Fresh blueberries heaped over a rich bowl of vanilla ice cream or bobbing in a glass of lemonade is a treat few gardeners want to pass up. But blueberries are often not planted because of how highly acidic the soil needs to be. However, don’t be afraid of growing your own blueberry bushes. Just keep space between them and your other plants.
A wide range of blueberry varieties means you can choose early-, mid-, and late-season types. But keep in mind that your blueberries are not self-pollinating, which means you’ll have to plant at least two different varieties. A popular early type is Earliblue; Stanley and Bluecrop are high-producing mid-season types; for late harvest, try Jersy or Coville.
When planting on a row or two of blueberry bushes, the first consideration is soil acidity. If after testing your soil, it is too close to the neutral mark (pH 7.0), increase acidity by mixing generous amounts of peat moss with the soil. Mulch heavily with an acidic material like oak leaves or pine needles. Apply powdered sulfur if the soil is too neutral and needs more help. 4 pints of sulfur for every 100 square feet of garden soil will lower the pH approximately one point. Be sure to keep testing the soil as you go to make sure it’s not changing too much.
Blueberries, like many other fruits, need ample amounts of soil moisture for an abundance of well-formed fruit. Avoid soggy soil conditions by ensuring good drainage.
Purchase three- or four-year-old plants when shopping and set them out as soon as possible to avoid injury to roots. Dig a hole at least twice the diameter of the rootball. Then loosen the burlap root covering. If the bush is in a plastic container, slit the plastic with a sharp knife and carefully remove the rootball. Place exposed roots over a cone of soil heaped in the bottom of the hole. Cover with a mixture of equal parts sphagnum peat moss and topsoil. Be sure to pat down the soil firmly to ensure no air pockets are left. Then water generously so that the soil settles in and around the roots. A mulch of sawdust, peat moss, wood chips, or shredded leaves will help the soil retain moisture and protect the plant from weeds.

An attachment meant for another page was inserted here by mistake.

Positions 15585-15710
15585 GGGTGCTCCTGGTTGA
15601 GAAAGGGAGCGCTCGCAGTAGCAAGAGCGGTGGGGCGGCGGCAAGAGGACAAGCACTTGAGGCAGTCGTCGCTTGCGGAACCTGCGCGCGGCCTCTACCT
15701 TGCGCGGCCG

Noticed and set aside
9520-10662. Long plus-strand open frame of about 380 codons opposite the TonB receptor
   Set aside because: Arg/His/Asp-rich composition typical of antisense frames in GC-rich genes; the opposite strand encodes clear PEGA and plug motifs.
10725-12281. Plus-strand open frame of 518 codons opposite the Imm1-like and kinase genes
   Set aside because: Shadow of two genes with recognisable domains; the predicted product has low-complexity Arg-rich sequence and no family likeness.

Care & Feeding
A well-established blueberry bush is usually a relatively maintenance-free bush. But pruning is important if the best fruiting and yield are expected. An unattended shrub tends to pack every inch of the stem with berries. In time, this overproduction will result in small, inferior fruit.
Good pruning provides three benefits: the chief fruit-bearing branches are given plenty of room in which to develop, air circulation is increased (this is one of the best defenses against disease), and leaves and ripening fruit are exposed to the beneficial rays of the sun. But save your pruning chores until the third year of growth. Then when you do prune, remove weak or deformed branches. Thin out some of the many side shoots that sprout. As the bush increases in age, it may be necessary to remove tough, old wood to give room for newer growth just coming in.
Recently planted shrubs require little in the way of supplementary feeding. Once plants are established, a dose of ammonium sulfate fertilizer at the rate of about one-half cup per bush may be applied. Later, the amount can be increased to one-quarter pound and applied as soon as buds begin to swellin the spring.
Insects & Diseases
Birds can be a greater threat to the blueberry grower than bugss. The most effective protection is a canopy of nylon or cheesecloth netting placed over each bush when berries show signs of ripening. Shriveled, dried blueberries, called “mummy berries,” indicate the presence of fungus. Spray the bush with a fungicide recommended for use with this problem and according to its label instructions. Good ventilation and adequately spaced plantings go a long way in preventing the spread of fungus.
Resist plucking just-turned blueberries because change of color doesn’t mean they are ready to harvet. Allow the berries to remain on the bush two or three days longer. Then the berries will drop off easily.